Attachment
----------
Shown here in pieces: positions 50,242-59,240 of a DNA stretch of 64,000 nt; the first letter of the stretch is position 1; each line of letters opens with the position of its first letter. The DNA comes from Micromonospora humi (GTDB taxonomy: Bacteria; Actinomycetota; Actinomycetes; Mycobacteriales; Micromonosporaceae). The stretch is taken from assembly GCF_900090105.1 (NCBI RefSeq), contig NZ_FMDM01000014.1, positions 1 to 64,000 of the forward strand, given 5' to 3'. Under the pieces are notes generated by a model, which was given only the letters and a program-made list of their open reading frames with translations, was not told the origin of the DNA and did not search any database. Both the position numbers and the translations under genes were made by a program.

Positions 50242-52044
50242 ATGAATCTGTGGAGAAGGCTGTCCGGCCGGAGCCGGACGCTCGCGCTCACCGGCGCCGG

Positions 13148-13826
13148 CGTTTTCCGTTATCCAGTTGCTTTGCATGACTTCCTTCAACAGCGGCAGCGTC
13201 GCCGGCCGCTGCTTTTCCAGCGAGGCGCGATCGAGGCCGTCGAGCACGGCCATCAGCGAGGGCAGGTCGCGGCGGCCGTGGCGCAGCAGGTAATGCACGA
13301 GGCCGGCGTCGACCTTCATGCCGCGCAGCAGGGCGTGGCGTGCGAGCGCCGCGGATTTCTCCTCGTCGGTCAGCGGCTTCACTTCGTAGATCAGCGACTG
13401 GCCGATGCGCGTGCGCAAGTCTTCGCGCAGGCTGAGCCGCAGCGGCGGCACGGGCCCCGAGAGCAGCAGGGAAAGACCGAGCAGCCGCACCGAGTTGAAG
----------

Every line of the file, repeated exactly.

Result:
Shown here in pieces: positions 50,242-59,240 of a DNA stretch of 64,000 nt; the first letter of the stretch is position 1; each line of letters opens with the position of its first letter. The DNA comes from Micromonospora humi (GTDB taxonomy: Bacteria; Actinomycetota; Actinomycetes; Mycobacteriales; Micromonosporaceae). The stretch is taken from assembly GCF_900090105.1 (NCBI RefSeq), contig NZ_FMDM01000014.1, positions 1 to 64,000 of the forward strand, given 5' to 3'. Under the pieces are notes generated by a model, which was given only the letters and a program-made list of their open reading frames with translations, was not told the origin of the DNA and did not search any database. Both the position numbers and the translations under genes were made by a program.

Positions 50242-52044
50242 ATGAATCTGTGGAGAAGGCTGTCCGGCCGGAGCCGGACGCTCGCGCTCACCGGCGCCGG

Positions 13148-13826
13148 CGTTTTCCGTTATCCAGTTGCTTTGCATGACTTCCTTCAACAGCGGCAGCGTC
13201 GCCGGCCGCTGCTTTTCCAGCGAGGCGCGATCGAGGCCGTCGAGCACGGCCATCAGCGAGGGCAGGTCGCGGCGGCCGTGGCGCAGCAGGTAATGCACGA
13301 GGCCGGCGTCGACCTTCATGCCGCGCAGCAGGGCGTGGCGTGCGAGCGCCGCGGATTTCTCCTCGTCGGTCAGCGGCTTCACTTCGTAGATCAGCGACTG
13401 GCCGATGCGCGTGCGCAAGTCTTCGCGCAGGCTGAGCCGCAGCGGCGGCACGGGCCCCGAGAGCAGCAGGGAAAGACCGAGCAGCCGCACCGAGTTGAAG